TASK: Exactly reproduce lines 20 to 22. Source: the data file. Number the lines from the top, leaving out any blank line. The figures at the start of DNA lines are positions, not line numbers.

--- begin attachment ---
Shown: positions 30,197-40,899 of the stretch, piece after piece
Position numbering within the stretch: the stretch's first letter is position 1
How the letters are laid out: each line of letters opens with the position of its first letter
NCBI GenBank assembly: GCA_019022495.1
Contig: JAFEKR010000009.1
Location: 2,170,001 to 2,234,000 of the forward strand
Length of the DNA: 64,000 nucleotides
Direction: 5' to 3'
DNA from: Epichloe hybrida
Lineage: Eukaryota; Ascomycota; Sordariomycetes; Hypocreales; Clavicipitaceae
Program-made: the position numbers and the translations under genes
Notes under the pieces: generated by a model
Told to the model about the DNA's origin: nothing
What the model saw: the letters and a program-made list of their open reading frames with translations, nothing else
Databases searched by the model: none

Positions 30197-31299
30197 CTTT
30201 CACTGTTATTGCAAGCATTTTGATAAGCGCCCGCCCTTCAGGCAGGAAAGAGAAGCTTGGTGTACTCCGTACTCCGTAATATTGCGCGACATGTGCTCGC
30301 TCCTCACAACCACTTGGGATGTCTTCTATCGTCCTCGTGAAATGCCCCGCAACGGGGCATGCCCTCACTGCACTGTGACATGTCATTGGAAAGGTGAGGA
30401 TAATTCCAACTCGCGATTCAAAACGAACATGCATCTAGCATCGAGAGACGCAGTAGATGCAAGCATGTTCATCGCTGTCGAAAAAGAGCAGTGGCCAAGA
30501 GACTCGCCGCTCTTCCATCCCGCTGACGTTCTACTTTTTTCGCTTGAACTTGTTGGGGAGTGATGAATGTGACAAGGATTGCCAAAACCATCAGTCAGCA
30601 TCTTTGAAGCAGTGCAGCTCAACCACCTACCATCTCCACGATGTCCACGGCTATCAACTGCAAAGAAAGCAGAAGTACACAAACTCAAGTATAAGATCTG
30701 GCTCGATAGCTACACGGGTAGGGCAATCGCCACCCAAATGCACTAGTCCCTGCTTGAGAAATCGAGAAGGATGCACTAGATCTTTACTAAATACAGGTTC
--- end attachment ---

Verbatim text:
30401 TAATTCCAACTCGCGATTCAAAACGAACATGCATCTAGCATCGAGAGACGCAGTAGATGCAAGCATGTTCATCGCTGTCGAAAAAGAGCAGTGGCCAAGA
30501 GACTCGCCGCTCTTCCATCCCGCTGACGTTCTACTTTTTTCGCTTGAACTTGTTGGGGAGTGATGAATGTGACAAGGATTGCCAAAACCATCAGTCAGCA
30601 TCTTTGAAGCAGTGCAGCTCAACCACCTACCATCTCCACGATGTCCACGGCTATCAACTGCAAAGAAAGCAGAAGTACACAAACTCAAGTATAAGATCTG